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Here's -- -- -- Korea we've got a deficit problem -- as lawmakers try to tackle it.
They -- -- Foundation is offering its own plan to save the American dream.
Michael franc is a vice president of government studies for The Heritage Foundation and joins us now to discuss their plan might.
Good afternoon hi there well and you know right -- the top I'd like to.
Ask you know we know that fit nation faces a very dire situation that it seems right now the politicians are more worried about getting themselves elected next year.
And actually making the really hard decisions that need to be made so I need ask you.
How -- actually realistically.
Tackled this deficit problem.
Well as a lot of things first of all.
If you're elected official you should be aware of all the alarm bells going off.
-- Standard and Poor's the rating agency recently said.
That within the next couple few years they're likely to lower the the grade the United States gets for what's the difference treasury bonds and and debt.
The one of the largest investors in the country Bill Gross who runs a big.
He's just -- -- go short and get -- out of investments and treasury bonds because he's so worried about the deficit growing.
Is a lot of alarm bells going off of the International Monetary Fund and yeah.
He's moving and Leno -- this isn't it none of that -- noon might frankly I mean all of our congress people know this already but progress still seems to -- -- so what is it that -- missing right now that you have the -- -- Well.
We think that.
Did the big debate coming up actually is over this increased proposed increase in the debt ceiling.
And this is going to be a turning point is -- we have decision point for the lawmakers.
And we think they should be looking very seriously at large cuts and spending both in the short term.
In the mid term and in the long term and that requires taking a hard look at.
All the promises we've made to people about my age the baby boom generation.
With respect to our retirement and our health care we can't sustain that.
And there's a growing sense among people I think in polls among the American people.
That -- they don't want to have to deal with those programs and change them there reluctantly coming to the conclusion that it's essential that we do so.
So the politicians have to lead.
Is a group of politicians Paul Ryan of Wisconsin is among them who have taken a hard first step and they put a plan out there.
That for we'll get to a balance eventually that will reverse the trajectory of debt and spending that were on.
And we have to find more politicians are willing to join him in that cause now admittedly.
Most Democrats out there.
Are denying that there's a problem that requires immediate attention or if they if they want to deal with that.
They think the way to deal with -- is that dramatically raising our tax burden and that puts us in uncharted territory we've never.
We've never had a tax burden is high if they'd like it to go.
For any more than a year or two since world war two and they want to make that a permanent new condition of our relationship without we can't sustain that.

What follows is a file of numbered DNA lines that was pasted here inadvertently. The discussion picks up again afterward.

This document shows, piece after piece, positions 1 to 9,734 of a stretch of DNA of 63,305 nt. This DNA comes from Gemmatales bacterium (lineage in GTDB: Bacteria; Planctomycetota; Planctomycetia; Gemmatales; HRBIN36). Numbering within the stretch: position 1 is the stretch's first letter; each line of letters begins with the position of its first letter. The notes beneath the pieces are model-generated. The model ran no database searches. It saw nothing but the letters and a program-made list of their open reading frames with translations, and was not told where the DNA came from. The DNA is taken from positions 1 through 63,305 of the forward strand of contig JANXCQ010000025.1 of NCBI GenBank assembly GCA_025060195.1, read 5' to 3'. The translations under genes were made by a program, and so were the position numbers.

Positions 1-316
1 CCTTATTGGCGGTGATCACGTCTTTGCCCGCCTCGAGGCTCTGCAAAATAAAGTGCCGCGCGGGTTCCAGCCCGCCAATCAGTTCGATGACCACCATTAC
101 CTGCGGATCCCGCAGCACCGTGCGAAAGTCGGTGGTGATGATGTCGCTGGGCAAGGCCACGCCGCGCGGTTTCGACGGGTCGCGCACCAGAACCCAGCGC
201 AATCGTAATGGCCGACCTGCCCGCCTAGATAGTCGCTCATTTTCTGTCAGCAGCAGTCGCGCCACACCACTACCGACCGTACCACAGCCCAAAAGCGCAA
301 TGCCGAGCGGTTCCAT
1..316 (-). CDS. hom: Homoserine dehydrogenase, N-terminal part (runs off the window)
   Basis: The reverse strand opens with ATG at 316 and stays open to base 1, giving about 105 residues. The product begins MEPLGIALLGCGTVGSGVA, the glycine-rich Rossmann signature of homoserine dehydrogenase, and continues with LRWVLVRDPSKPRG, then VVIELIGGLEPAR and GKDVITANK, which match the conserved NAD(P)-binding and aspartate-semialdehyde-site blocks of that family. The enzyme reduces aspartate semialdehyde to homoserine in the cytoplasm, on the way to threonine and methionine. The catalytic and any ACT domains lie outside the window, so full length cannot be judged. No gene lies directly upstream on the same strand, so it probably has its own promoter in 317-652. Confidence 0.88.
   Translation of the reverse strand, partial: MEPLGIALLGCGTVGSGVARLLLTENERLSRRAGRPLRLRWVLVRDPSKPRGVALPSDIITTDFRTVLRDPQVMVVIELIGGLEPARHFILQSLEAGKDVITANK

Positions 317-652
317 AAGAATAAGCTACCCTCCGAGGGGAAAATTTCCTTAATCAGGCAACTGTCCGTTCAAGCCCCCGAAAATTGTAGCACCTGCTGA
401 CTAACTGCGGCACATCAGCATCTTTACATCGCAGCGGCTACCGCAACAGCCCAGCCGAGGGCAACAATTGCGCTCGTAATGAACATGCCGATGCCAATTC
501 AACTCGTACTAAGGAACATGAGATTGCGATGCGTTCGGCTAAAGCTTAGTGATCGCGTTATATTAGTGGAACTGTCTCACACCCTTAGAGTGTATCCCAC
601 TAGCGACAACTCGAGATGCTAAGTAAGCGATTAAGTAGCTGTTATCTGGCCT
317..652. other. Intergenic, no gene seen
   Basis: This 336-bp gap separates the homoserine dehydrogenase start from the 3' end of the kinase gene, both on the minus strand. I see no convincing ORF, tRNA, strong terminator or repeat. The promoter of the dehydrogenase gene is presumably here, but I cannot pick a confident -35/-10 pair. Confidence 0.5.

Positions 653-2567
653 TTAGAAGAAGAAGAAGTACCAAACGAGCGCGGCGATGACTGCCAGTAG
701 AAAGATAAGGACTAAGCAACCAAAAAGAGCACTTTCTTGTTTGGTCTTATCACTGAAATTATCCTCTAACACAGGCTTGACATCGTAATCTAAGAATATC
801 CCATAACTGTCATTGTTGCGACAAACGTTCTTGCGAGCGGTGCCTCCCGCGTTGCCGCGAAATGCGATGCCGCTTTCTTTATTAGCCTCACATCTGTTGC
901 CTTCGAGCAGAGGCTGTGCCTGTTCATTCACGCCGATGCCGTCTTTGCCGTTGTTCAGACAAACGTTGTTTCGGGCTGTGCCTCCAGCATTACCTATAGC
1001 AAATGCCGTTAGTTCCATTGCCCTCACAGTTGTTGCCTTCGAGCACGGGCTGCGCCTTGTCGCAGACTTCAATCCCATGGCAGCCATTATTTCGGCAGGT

Mike we hear exactly what you're saying but we -- this segment as you are the man.
With the solutions.
So let's not talk about the problems so much right now give us some bullet points and what can be done.
She and you know that's way people who are watching this at home -- -- -- on their hands can take some notes.
OK well first of all.
On the spending side.
What whether we have to protect by the way is our defense the constitution says we need that congress needs to provide for the common defense and our plan.
Heat's defense spending have roughly about four percentage points of our gross domestic product.
For the long haul that allows us to fulfill our -- is on keeping us safe -- you know keep us safe.
Doesn't -- much of their progress this doesn't really matter then on discretionary spending all the space for transportation education housing.
Those kinds of programs we see getting that down.
Less than half -- where it is today and that means giving a lot of the revenue and the and the actual responsibility.
Back to the state governments -- these responsibilities properly resigned.
That's a big chunk of the of of this cuts and spending the big one though more than anything else.
Is changing the relationship we have toward the government with respect to Social Security.
Medicare and Medicaid there's a big -- -- programs they're -- bankrupt us and what we've proposed is change -- programs essentially meant a Medicare and Social Security.
Into insurance programs meaning that you pay into it -- one -- -- tax when income tax.
And you if he needed.
After a certain age you can get some help.
But if you're making a lot of money and you know needed.
Because it's like insurance plan you don't have to call -- -- just because he turned a certain age and that in effectively would.
Change the trajectory of those programs in -- disparate as a big it's a big change but really all these changes together.
What happens as it gets us down to.
A level of spending -- about the average we've had since World War II is quite a dramatic change in that relationship.
-- -- we're gonna have to let you go there but I gotta tell you a lot of those things are saying makes a lot of sense but I think.
It's going to be a tough sell still for the American public particularly people.
And your age group who don't seem to want to give up anything right now.
Right yes -- -- I think they're starting to change -- it all right let's and they are and we appreciate your plan I think is a step in the right direction.
Mike -- -- -- foundation thank you.
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